Rodale has conducted a 30 year test of regenerative vs chemical farming and demonstrated that regenerative agriculture not only revitalizes the soil and eliminates toxic chemicals from our food, air, water and land; it produces better yields than chemical agriculture, and restores balance to the general ecology in the process.

But according to Rodale, the big surprise is that if adopted widely, regenerative agriculture will solve the problem of carbon pollution, a major contributor to global warming…as a side effect!

“Simply put, we could sequester more than 100% of current annual CO2 emissions with a switch to widely available and inexpensive organic management practices, which we term “regenerative organic agriculture.”

This research has been incorporated into The Carbon Underground to promote the adoption of broad-scale regenerative agriculture.

Meanwhile, alternative energy has been making steady gains in market share, efficiency and cost. 32% of all new electric generating capacity in the U.S. in 2014 came from solar. Lots of interesting data on the growth of solar at SEIA and Clean Technica. It is noteworthy that the U.S. Department of Defense is a leader in alternative energy development and deployment. Keep up to date with the latest developments in alternative energy at Alternative Energy News and E2 Environmental Entrepreneurs.


Geometrically expanding computing power is generating change much faster than we can grasp. The nature and variety of future applications are difficult — if not impossible — to predict, as leapfrogging technologies and the intersections of various technologies create new realities, from which even newer technologies and applications will spring. Following are a few items providing some insight into the magnitude of changes on the horizon.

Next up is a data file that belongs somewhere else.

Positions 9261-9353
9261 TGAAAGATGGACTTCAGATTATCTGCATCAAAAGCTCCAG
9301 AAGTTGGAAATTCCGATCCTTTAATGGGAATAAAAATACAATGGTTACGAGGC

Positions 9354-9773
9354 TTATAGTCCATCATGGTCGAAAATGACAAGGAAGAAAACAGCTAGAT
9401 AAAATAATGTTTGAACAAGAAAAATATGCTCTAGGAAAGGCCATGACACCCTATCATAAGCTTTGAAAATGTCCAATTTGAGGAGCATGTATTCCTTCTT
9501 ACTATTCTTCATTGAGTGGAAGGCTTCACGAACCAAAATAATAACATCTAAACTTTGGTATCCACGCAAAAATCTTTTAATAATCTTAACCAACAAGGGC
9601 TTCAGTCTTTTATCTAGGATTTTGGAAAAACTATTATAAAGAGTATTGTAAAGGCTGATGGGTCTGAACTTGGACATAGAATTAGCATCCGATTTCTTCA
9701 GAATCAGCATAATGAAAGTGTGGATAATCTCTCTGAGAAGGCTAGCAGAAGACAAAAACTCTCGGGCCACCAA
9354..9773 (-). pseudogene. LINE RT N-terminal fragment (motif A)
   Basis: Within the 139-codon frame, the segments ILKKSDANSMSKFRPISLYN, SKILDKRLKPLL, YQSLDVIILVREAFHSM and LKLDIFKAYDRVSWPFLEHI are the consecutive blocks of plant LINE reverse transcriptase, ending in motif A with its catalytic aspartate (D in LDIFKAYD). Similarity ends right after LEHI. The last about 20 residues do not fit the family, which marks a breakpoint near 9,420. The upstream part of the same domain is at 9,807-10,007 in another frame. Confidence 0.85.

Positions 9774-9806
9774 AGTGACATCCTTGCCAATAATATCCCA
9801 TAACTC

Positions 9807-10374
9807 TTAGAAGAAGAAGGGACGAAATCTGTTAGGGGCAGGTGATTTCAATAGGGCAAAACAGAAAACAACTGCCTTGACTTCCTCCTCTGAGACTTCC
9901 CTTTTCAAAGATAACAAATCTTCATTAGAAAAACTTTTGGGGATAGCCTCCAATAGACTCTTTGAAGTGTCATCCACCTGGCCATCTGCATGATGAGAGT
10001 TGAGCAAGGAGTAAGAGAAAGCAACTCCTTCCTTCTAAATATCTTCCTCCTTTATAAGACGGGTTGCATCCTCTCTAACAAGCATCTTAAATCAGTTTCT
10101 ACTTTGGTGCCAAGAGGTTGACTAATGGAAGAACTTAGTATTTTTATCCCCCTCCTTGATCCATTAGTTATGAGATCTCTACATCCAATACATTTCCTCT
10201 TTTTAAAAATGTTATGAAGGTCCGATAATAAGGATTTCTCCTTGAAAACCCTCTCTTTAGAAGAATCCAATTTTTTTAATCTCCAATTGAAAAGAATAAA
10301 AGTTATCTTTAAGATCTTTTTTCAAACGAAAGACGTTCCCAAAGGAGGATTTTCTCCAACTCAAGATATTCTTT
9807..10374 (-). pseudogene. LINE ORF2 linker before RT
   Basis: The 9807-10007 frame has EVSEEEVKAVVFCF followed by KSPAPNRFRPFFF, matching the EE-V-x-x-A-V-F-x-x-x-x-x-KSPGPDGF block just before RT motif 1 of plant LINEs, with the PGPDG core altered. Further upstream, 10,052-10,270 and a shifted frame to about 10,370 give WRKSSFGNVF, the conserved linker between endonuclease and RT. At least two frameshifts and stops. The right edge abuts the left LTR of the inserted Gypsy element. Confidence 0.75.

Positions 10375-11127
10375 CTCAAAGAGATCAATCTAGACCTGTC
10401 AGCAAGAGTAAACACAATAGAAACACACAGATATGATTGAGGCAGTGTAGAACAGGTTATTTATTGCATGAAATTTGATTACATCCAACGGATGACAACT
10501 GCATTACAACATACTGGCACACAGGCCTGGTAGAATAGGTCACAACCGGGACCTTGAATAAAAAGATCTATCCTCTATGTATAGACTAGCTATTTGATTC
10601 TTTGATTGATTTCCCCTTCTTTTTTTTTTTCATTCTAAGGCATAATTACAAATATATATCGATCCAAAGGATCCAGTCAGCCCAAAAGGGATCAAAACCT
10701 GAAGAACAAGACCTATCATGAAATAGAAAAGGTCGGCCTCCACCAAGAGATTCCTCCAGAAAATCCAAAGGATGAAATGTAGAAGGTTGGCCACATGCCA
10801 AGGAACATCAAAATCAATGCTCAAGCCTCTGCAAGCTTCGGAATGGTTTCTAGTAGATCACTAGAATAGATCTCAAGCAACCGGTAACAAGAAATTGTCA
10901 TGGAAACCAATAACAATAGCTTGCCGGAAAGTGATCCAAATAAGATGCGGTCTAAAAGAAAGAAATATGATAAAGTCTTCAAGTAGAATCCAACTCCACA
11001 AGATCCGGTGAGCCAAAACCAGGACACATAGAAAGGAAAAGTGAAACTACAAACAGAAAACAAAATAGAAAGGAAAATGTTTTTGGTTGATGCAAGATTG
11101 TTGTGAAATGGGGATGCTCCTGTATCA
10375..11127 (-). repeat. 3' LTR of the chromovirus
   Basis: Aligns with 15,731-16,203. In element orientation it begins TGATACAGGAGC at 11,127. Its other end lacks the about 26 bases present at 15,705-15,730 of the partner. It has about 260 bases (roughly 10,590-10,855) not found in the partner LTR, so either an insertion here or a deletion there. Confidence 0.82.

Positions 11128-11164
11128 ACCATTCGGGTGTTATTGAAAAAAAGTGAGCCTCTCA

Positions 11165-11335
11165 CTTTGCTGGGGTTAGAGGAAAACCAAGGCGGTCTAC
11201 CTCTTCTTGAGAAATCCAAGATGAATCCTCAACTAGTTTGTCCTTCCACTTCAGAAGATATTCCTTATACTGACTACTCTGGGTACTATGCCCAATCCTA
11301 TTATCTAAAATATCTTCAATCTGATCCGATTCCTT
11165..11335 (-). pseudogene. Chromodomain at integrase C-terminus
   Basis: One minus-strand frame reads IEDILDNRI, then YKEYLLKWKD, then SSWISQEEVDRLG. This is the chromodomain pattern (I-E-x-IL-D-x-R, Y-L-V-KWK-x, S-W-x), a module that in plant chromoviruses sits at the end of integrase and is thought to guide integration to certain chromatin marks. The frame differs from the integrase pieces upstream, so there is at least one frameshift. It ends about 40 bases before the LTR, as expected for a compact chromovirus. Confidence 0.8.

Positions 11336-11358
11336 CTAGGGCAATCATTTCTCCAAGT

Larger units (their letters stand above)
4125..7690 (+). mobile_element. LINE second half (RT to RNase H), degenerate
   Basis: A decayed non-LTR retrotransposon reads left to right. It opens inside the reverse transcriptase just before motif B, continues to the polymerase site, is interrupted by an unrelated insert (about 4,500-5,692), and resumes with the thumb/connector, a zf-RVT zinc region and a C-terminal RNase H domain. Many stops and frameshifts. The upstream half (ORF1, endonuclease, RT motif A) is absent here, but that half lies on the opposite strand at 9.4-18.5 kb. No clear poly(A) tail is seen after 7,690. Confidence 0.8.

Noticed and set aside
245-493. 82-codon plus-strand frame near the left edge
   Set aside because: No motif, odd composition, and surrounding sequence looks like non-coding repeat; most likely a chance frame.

• Researchers in the U.S. and Germany have made major progress on a “brain to text” system that converts speech brainwave patterns to text, opening up direct mind to computer communications.
  • Researchers at Stanford have created an inexpensive water splitter that operates 24/7. Conventional water splitters require precious metals that make the process too costly. The new splitter uses inexpensive base metals, raising the prospect of a cheap and virtually unlimited supply of locally generated hydrogen fuel.
  • Recent advances in 3D printing are bringing real efficiencies and innovation to major industries, offering the promise of distributed economy and bringing manufacturing back home. See recent trade articles here and here, including a video of a 3D printed Shelby Cobra. “Print Thyself,” in the November 24, 2014 issue of The New Yorker, highlights the amazing array of applications already spawned by 3D printing.